By the Rev. Gustavo Vasquez Nov. 13, 2020 | UM News
The passage of Hurricane Eta through Honduras left devastation and despair among the Honduran population, endangering more than 1.8 million residents and leading to more than 70 deaths.
The rains and floods have affected several areas of the country, especially the northern area in San Pedro Sula, Yoro and Cortés. According to the local media, Eta damaged more than 100 health centers and affected the road infrastructure in Honduras, leaving 100 roads damaged and 21 bridges destroyed. This has caused several areas of the country to remain isolated when floods are still reported in areas such as the Sula Valley.
“The situation in Honduras is critical, however, we have not received notification that there have been fatalities among the members of The United Methodist Church in Honduras,” said Yorleni Jiménez, a missionary for the United Methodist Board of Global Ministries.
Jiménez currently serves as program director for the United Methodist Mission in Honduras and is part of a team coordinating the emergency response and support to local congregations which have been serving several affected communities.
According to Jiménez, flooding and road conditions have made it difficult to access many affected areas.
“We hope to be able to bring much more effective aid than we have been able to provide until this moment. Several pastors have been helping their communities by distributing food, cooperating with the rescue of affected people, preparing and supporting safe shelters for affected people,” she said.
The current needs include food, personal hygiene items, cleaning supplies and personal protective equipment to prevent the spread of COVID-19, as well as clothing and construction materials to repair the houses that have been severely affected.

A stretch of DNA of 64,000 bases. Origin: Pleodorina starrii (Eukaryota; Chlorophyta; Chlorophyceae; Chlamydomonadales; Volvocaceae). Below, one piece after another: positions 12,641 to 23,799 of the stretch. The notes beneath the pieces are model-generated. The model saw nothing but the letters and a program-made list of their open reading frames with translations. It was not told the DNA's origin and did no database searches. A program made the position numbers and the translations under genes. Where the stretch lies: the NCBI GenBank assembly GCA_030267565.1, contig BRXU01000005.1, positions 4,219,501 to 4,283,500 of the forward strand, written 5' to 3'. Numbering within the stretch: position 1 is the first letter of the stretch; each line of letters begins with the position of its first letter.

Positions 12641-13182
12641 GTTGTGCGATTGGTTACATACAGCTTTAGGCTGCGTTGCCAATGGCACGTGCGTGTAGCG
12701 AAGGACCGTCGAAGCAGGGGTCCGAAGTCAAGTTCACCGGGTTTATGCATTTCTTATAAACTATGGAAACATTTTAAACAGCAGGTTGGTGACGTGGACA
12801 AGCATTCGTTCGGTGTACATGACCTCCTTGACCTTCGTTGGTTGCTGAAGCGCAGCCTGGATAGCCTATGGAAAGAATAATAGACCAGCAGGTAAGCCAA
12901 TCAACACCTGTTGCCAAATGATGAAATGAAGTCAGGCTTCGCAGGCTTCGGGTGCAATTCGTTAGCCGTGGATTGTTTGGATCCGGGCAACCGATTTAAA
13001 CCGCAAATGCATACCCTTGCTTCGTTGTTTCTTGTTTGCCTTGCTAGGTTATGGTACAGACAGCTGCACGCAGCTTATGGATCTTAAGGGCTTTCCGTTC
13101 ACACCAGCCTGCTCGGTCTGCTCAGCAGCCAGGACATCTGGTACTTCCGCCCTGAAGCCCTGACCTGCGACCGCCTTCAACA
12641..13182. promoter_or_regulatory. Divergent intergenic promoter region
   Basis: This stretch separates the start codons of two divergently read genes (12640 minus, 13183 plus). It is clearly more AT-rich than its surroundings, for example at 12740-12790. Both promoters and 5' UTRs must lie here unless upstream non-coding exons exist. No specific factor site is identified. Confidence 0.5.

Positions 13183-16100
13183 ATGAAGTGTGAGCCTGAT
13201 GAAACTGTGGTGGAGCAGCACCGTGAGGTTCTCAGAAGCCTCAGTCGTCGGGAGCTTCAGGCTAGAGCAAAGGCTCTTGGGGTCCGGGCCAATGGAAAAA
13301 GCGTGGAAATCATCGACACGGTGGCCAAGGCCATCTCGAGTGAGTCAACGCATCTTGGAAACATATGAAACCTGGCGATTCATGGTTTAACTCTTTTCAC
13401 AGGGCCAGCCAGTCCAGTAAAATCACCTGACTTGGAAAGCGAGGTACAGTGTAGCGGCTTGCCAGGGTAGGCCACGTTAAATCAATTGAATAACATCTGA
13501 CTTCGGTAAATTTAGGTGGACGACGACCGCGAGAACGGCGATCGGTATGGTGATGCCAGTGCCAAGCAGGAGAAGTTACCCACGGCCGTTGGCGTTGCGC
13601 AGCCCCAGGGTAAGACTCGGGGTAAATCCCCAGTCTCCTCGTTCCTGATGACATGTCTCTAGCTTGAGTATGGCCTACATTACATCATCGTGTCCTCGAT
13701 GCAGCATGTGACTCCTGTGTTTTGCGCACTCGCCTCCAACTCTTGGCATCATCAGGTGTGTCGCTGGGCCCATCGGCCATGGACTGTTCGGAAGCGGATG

Due to the difficulty of maintaining social distancing and other preventive measures, the possibility of an uncontrolled increase in virus infections in the process of evacuation and rescue is part of the concern of the church leadership and the country’s authorities.
“The needs are great, but the people of the United Methodist Mission of Honduras are responding to the extent of the possibilities and the things that are within their reach,” Jiménez said.
Several United Methodist churches have been helping displaced people, opening temporary shelters in churches and other spaces in the communities. Another opened its dining room to offer lunches.
Pastor Félix Medina, who leads Villanueva Iglesia Metodista Unida in the town of Cortés, describes the situation as catastrophic.
“People have lost everything. Many remained for days on the roofs of their houses, until they were rescued by the emergency services, by neighbors or by their own relatives,” Medina said.
Medina, like other pastors and leaders of the local churches, have been helping to rescue families, transfer the wounded and house the victims.
“At the moment I have 30 adults and 30 children sheltered. What we are going to need are beds and stoves. All the basics of a house, because for the moment until this improves, they have to rent a house to live with dignity,” he said.
Jiménez said she and a team from Global Ministries are managing financial support for immediate help in the face of the emergency and hope to provide food and needed supplies.
According to Katherine Hill Uzoka, program manager for the United Methodist Committee on Relief, the initial contribution will be in the order of $10,000 to facilitate the purchase of supplies to address the emergency in several of the affected communities.
The United Methodist Mission in Honduras is the only official presence of The United Methodist Church in Latin America and has more than 20 congregations and ministries operating in various regions of the country.
Vasquez is director of United Methodist News for the Hispanic / Latino audience.